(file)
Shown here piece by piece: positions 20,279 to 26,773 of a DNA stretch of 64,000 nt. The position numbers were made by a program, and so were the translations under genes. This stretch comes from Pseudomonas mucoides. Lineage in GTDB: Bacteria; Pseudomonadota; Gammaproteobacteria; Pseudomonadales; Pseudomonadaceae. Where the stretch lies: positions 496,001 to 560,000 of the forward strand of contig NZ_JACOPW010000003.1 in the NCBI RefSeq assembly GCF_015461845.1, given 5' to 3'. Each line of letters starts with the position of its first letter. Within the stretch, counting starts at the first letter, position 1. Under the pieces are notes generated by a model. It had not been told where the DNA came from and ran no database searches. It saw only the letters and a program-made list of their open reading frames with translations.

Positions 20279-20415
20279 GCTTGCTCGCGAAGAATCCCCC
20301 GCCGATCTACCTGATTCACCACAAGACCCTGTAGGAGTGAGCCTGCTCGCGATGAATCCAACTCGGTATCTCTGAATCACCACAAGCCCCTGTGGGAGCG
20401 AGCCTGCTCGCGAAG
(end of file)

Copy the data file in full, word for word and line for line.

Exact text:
Shown here piece by piece: positions 20,279 to 26,773 of a DNA stretch of 64,000 nt. The position numbers were made by a program, and so were the translations under genes. This stretch comes from Pseudomonas mucoides. Lineage in GTDB: Bacteria; Pseudomonadota; Gammaproteobacteria; Pseudomonadales; Pseudomonadaceae. Where the stretch lies: positions 496,001 to 560,000 of the forward strand of contig NZ_JACOPW010000003.1 in the NCBI RefSeq assembly GCF_015461845.1, given 5' to 3'. Each line of letters starts with the position of its first letter. Within the stretch, counting starts at the first letter, position 1. Under the pieces are notes generated by a model. It had not been told where the DNA came from and ran no database searches. It saw only the letters and a program-made list of their open reading frames with translations.

Positions 20279-20415
20279 GCTTGCTCGCGAAGAATCCCCC
20301 GCCGATCTACCTGATTCACCACAAGACCCTGTAGGAGTGAGCCTGCTCGCGATGAATCCAACTCGGTATCTCTGAATCACCACAAGCCCCTGTGGGAGCG
20401 AGCCTGCTCGCGAAG